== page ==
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Sunday, February 20, 2011

Lehman Bros: Insufficient Accountability in Corporate Governance

In an executive meeting at Lehman in the summer of 2008, Skip McGee told Richard Fuld and the other top executives that the market was demanding “that we hold ourselves accountable.”  Essentially, he was pushing for Gregory’s outster.  What strikes me is what he didn’t say–namely, something like, “the stockholders are holding us accountable!”  Had he said this, Fuld might have laughed. Of course, Richard Fuld was a major stockholder, so he might have viewed it as “holding myself accountable to myself.”  Given the inherent ethical conflict of interest in such a statement, I don’t think we can rely on corporate governance as a check on excessive managerial risk-taking when executives hold a substantial share of the stock.  Therefore, in including stock options in executive compensation to align executives' incentives with medium and long-term firm performance, boards should add institutional safeguards or accountability mechanisms to corporate governance. In business-speak, there is a cost incurred that boards may not be aware of in aligning executive compensation (and firm ownership) with future profitability.

I believe the Lehman example demonstrates how corporate governance can fail rather clearly.According to a report by Anton R. Valukas, an examiner for the bank, Lehman used “materially misleading” accounting gimmicks involving repos to mask the perilous state of the bank’s financial condition. According to the report, Lehman utilized what amounts to financial engineering in order to temporarily shuffle $50 billion of troubled assets off the bank's books in the months before its collapse in September of 2008. The intent here was to conceal the bank's dependence on leverage, or borrowed money. Lehmans’ senior managers appear to have structured transactions such that they would sell securities at the end of a quarter, only to buy them back again days later. These assets were mostly illiquid real estate holdings, meaning that they were hard to sell in normal transactions. The effect of the accounting flash-of-hand was to artificially and temporarily lower the bank’s debt levels to hit certain targets, making the firm look healthier than it really was.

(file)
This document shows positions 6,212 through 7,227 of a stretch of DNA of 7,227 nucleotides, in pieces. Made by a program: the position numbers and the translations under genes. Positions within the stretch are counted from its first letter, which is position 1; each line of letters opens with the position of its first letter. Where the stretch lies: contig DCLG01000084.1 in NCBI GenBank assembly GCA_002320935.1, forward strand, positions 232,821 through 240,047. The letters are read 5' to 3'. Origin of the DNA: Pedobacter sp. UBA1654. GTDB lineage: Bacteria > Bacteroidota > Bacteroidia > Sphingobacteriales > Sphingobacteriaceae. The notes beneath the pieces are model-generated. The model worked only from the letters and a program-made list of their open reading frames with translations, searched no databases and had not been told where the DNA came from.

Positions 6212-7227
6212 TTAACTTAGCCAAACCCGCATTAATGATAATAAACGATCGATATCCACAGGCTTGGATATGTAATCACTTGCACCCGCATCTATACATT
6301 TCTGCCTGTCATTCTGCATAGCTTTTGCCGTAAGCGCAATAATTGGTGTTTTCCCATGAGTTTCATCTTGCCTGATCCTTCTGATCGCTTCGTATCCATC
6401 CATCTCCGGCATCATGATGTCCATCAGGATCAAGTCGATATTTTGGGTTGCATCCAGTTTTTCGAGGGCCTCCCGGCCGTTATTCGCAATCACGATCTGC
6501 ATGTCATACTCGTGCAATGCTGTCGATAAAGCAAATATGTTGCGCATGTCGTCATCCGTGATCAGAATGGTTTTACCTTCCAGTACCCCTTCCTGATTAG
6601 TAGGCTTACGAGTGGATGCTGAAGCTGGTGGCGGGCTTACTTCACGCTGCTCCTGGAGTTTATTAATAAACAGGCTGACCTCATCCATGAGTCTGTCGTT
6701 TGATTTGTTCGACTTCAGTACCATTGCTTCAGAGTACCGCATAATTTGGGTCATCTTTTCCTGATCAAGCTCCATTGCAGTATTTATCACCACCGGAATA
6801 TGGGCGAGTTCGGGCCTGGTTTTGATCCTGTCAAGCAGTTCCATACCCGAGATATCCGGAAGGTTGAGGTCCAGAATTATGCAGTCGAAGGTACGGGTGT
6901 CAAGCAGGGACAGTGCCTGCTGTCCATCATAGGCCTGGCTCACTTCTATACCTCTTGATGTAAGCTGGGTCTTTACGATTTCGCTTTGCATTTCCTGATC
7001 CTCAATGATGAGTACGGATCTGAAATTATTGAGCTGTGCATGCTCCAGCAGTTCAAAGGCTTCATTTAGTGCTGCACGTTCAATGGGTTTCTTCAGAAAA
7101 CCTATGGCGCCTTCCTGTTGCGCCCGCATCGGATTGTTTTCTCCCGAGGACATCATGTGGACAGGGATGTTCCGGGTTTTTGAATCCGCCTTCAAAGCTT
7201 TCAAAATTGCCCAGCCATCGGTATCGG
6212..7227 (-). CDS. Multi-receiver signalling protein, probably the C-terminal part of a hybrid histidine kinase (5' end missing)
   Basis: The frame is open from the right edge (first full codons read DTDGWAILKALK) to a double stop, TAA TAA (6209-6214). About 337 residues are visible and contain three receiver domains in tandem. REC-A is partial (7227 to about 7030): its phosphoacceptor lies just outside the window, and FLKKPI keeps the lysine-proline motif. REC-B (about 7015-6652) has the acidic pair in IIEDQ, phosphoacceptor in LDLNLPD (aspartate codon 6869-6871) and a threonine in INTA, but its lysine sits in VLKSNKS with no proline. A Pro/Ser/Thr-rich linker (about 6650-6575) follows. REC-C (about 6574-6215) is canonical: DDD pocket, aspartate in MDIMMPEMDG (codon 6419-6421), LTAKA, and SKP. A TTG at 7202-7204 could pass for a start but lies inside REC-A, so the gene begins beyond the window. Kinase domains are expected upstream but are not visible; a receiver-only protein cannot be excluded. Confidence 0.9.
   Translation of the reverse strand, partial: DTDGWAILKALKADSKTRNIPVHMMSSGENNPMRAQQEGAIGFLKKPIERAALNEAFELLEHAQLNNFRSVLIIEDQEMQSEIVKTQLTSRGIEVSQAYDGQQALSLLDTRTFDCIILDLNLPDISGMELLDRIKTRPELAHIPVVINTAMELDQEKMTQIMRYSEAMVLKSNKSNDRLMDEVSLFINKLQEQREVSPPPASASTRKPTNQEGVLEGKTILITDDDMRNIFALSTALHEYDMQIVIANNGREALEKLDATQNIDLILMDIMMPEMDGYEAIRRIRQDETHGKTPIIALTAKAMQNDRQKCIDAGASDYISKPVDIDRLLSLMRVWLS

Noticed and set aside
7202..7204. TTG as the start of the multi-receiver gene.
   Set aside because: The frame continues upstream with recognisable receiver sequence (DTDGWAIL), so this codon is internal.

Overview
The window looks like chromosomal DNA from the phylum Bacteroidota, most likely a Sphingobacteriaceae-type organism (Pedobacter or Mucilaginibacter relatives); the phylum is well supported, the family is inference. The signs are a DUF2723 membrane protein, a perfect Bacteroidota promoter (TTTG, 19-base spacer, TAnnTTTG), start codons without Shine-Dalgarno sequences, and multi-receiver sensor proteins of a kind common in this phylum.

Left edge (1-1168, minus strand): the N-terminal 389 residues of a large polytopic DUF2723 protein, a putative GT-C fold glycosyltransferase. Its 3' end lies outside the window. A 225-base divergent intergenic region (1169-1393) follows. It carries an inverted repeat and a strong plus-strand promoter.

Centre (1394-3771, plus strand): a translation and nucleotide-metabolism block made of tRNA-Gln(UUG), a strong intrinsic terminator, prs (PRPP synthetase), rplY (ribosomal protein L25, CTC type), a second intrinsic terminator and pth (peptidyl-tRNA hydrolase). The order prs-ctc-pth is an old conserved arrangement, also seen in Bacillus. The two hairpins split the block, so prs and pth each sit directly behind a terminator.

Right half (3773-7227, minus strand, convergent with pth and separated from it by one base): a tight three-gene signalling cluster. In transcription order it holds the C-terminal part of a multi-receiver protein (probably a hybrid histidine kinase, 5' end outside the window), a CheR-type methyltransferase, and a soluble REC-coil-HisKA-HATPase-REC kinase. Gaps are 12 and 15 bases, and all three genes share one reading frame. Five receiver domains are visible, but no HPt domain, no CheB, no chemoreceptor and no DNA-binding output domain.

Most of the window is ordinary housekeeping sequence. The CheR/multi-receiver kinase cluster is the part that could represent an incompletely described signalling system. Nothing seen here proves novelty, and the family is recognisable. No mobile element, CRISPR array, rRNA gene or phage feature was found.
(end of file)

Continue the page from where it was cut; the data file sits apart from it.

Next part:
Lehman's managers managed to “shed” about $39 billion from the bank's balance sheet at the end of the fourth quarter of 2007, $49 billion in the first quarter of 2008 and $50 billion in the second quarter. At that time, Lehman managers sought to reassure the public that the bank's finances were fine. Herbert McDade, a senior exec at Lehmans, wrote, “I am very aware … it is another drug we r on,” in an April 2008 e-mail cited by the examiner’s report. Senior Lehman executives, as well as the bank’s accountants at Ernst & Young, were aware of the moves, according to Mr. Valukas.  In certifying the “actionable balance sheet manipulation,” Richard Fuld was “at least grossly negligent.” Other executives named in the examiner’s report in connection with the use of the accounting tool include three former Lehman chief financial officers: Christopher O’Meara, Erin Callan and Ian Lowitt.  Notably, Lehman’s directors were not aware of the accounting engineering.  That not even the board’s audit committee was aware is telling from the standpoint of corporate governance–especially if the report is correct in its claim that the bank’s public accountants from Ernst & Young were in the loop.